Tuesday, March 1, 2011

Book review: Muhammad: A story of the Last Prophet

Author: Deepak Chopra
Publisher: Harper One (Harper Collins)
Pages: 267
Price: Rs 623

Eisha Sarkar
Posted on Mumbai Mirror on Tuesday, March 01, 2011 at 04:10:08 PM

Since the 9/11 attacks, Islam has come under the scrutiny of governments, scholars, filmmakers, commentators, journalists and authors. Universities now offer courses in Middle East and Islam studies. Bookstores are stacked with both fiction and non-fiction works on Islam, many of which make it to the bestsellers' lists published in magazines and newspapers. Deepak Chopra's Muhammad is one such book.

In Muhammad, Chopra attempts to tell the story of the most revered and much-misunderstood seventh-century Prophet who brought to the world a new religion that means peace. Muhammad is not a biography. Chopra makes this clear at the beginning. It is a collection of stories told by fictional characters drifting in and out of Muhammad's life. Chopra uses the accounts of Abdul Muttalib, the Prophet's grandfather, Halimah, the wet-nurse, Waraqah, the monotheist, Barakah, the African slave, Khadijah, the Prophet's wife, Ruqayah and Fatimah, his daughters, Abu Bakr, the merchant, Umar, the companion and Abu Sufayan, the enemy, to tell the story of an orphan boy who grew up to become a successful businessman and finally the "Last Prophet".

Unlike Jesus and Moses, Chopra notes that there are many marks of humanity in Muhammad's transformation. "Jesus is being exalted when he is called the Son of Man; Muhammad deliberately blends in when he calls himself "a man among men". He could neither read nor write, but that was common enough, even among the well-to-do. He had four daughters who survived birth and two sons who died in infancy. Doing without an heir was unthinkable, and so he took the unusual step of adopting a freed slave boy, Zayd, as his son. Otherwise, it is inexplicable that God should reach down into a settled husband and father's life to speak through him. The most remarkable fact about Muhammad is that he is so much like us, until destiny provided one of the greatest shocks in history," the author writes.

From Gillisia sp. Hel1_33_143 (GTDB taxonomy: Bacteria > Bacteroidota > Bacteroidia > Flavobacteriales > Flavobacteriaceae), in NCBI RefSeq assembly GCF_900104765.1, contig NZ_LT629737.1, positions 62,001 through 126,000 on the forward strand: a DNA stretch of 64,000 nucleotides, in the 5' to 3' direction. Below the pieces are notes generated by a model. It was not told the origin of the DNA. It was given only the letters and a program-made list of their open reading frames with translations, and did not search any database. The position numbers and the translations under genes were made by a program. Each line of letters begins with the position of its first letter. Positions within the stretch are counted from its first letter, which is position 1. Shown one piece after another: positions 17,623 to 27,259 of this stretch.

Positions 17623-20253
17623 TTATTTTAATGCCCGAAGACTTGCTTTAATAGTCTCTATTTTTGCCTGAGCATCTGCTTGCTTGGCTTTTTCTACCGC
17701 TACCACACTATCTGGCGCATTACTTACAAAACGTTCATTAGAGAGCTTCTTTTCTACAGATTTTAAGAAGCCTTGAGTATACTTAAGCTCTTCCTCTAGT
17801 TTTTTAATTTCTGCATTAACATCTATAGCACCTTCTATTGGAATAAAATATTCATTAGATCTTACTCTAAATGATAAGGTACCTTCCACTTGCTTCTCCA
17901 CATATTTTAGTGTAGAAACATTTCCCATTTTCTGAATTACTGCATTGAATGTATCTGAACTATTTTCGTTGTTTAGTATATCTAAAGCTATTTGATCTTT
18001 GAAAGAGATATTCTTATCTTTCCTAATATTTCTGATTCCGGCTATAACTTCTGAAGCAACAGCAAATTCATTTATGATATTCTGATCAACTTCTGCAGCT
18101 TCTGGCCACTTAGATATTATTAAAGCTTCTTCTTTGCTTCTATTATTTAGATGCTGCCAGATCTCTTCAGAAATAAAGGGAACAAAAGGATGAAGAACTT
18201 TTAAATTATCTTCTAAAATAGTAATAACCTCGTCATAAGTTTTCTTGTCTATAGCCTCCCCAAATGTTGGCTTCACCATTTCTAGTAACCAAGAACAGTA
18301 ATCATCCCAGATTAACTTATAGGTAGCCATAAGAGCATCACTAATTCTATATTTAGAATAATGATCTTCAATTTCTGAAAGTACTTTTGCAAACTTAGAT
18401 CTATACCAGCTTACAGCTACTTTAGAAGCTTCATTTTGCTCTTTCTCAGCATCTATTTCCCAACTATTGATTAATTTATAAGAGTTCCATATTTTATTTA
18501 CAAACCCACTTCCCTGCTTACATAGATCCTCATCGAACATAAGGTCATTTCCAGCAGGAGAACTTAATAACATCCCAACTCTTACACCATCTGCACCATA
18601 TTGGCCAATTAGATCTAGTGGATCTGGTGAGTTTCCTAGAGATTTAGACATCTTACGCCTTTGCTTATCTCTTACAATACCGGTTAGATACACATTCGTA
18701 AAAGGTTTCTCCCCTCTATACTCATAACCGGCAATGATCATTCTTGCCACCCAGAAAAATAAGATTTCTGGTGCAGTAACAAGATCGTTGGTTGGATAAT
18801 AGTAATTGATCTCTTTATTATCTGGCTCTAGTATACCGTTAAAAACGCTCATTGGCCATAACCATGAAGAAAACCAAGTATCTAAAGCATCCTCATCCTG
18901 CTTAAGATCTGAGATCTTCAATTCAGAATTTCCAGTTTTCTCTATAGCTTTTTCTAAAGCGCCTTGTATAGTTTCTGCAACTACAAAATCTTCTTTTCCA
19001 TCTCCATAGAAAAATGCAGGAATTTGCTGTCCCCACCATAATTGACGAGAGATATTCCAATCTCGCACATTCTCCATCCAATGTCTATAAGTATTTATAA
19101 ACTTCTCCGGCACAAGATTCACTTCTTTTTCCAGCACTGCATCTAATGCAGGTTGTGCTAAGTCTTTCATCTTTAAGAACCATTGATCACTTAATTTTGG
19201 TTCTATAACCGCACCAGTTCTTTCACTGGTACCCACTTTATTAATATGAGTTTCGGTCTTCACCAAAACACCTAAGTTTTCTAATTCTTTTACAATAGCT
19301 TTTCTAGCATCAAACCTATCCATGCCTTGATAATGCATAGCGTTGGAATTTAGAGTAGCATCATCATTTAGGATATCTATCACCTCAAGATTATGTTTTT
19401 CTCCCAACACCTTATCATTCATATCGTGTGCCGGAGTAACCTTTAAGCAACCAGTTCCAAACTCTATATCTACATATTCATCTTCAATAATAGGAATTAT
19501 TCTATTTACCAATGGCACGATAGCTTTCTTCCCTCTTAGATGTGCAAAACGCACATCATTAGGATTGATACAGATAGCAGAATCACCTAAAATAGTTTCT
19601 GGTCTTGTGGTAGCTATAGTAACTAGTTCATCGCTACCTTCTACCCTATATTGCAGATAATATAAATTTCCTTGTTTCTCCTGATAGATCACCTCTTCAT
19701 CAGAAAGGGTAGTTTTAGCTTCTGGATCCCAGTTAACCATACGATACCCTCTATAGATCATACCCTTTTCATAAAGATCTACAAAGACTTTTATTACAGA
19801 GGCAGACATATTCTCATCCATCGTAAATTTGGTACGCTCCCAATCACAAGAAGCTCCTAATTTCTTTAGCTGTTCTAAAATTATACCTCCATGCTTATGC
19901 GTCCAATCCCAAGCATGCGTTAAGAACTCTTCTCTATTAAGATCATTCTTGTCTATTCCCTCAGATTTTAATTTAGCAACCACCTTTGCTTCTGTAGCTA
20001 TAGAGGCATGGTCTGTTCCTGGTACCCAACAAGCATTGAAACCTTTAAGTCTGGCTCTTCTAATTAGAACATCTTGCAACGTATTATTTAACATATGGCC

Blending myth, magic and mysticism, Muhammad makes for a compassionate tale of the Prophet's life. While you may skeptically dismiss the instance where angel Gabriel grabs hold of Muhammad in a cave and asks him to recite the Koran, you sympathise with him as he reluctantly comes to terms with his fate of becoming a Prophet. You are outraged when he orders all the male Jews in Medina to be killed for not cooperating with him in war. But then you get inspired by his determination to unite the many hostile tribes of Arabia by praying to one God. Islam was born to bring peace. Muhammad comes across as a soldier of faith, a mujahid. He struggled hard to maintain his own faith in God. He struggled to improve the society he lived in and he struggled hard to defend his followers from hostile enemies of his faith. 

Chopra's portrayal of life in seventh-century Mecca as the city in the middle of the desert that thrived on trade, pilgrims and water, is brilliant. He also introduces to the readers the significance of the well of Zamzam and the Kaaba, which is the holiest place in Islam, the Hadith or narrations concerning the words and deeds of the Prophet and the concept of jihad or the holy war. A skilled storyteller, Chopra doesn’t dwell on debate. He lets you read, interpret, understand and decide for yourself. In the afterword, he writes, "Muhammad can be judged by the worst of his followers or the best. He can be blamed for planting the seeds of fanaticism and jihad or praised for bringing the word of God to a wasteland. In my walk with Muhammad I found that every preconception was unfair. What the Prophet bequeathed to the world is entangled with the best and worst in all of us."

Muhammad gives you the opportunity to learn about culture, religion and history. The more open your mind is, the more you will learn.

2 comments:

Alimudeen Abdul Wahid said...

Review well written. Good one

Vineetha said...

i need to get my hands on this book!!